This Month's Magazine

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In this issue:

  • Kroomen: the sailors who fought against slavery
  • POW Camp: the female impersonators
  • In Cod We Trust: Newfoundland's British nomads
  • The best history books of 2017
  • National Gallery: Jamaica
  • Plus: On the Spot with Michael Burleigh, pornography in literature and history on television.

You can buy this issue from our website or at newsagents across the United Kingdom (find your nearest stockist) from November 23rd. You can also subscribe or read it as a digital edition via the History Today App.

Selected articles from this issue

Public Domain, https://commons.wikimedia.org/w/index.php?curid=773745

By History Today

From ancient Greece to the Second World War, from the papacy to the Antichrist, from Byzantium to China and the story of the Jewish people, historians select their favourite books of the past year.

By Alexander Lee

As the sounds of the world rattled into the future, so, too, did art and music.

By Paul Lay

Is it possible to use the past to predict the future?  

By Suzannah Lipscomb

In a diverse field, expertise should remain at the heart of history on television.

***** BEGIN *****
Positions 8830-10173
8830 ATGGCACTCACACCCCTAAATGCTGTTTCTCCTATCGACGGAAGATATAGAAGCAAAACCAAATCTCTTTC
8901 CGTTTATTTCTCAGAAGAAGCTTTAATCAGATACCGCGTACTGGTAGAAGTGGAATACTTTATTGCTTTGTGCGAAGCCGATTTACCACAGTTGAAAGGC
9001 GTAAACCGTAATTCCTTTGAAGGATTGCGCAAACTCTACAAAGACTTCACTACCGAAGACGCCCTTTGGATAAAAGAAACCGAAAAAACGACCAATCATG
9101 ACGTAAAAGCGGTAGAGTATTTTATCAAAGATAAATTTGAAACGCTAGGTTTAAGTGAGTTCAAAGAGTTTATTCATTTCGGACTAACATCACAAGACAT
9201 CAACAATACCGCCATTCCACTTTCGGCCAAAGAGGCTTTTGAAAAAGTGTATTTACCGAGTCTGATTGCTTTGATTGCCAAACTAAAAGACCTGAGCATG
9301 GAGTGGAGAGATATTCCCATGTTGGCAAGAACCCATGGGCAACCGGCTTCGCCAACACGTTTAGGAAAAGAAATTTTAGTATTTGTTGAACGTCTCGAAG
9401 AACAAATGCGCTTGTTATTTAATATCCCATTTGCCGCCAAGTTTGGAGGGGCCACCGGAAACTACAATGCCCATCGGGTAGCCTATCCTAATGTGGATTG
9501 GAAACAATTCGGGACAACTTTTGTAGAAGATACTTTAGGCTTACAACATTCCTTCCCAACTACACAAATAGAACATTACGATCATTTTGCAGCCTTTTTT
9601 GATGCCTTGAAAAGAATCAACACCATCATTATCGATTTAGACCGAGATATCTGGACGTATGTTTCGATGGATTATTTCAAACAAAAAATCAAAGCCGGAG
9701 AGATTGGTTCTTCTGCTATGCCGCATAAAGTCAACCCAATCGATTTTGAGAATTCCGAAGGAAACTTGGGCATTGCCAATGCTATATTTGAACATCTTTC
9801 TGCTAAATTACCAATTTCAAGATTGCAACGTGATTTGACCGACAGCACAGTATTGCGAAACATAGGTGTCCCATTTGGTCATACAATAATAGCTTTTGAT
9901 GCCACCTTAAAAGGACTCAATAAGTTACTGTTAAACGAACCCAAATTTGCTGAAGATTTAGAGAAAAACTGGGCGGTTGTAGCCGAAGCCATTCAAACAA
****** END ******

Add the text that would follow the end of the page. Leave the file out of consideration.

By Kate Wiles

An expedition route map produced by Stuart William Hughes Rawlins.

By History Today

We ask 20 questions of leading historians on why their research matters, one book everyone should read and their views on the Tudors …

By Philip E.L. Smith

Newfoundland was England’s first overseas colony,
but its settlement did not follow the usual patterns:
its communities were nomadic, moving around
the island with the seasons.

By June Purvis

Winning the vote meant millions of women needed a party to represent them in Parliament. Emmeline and Christabel Pankhurst founded one, with limited success.

By Clare Makepeace

In the POW camps of the Second World War, soldiers found release – from the conditions and from the all-male company – in female impersonation.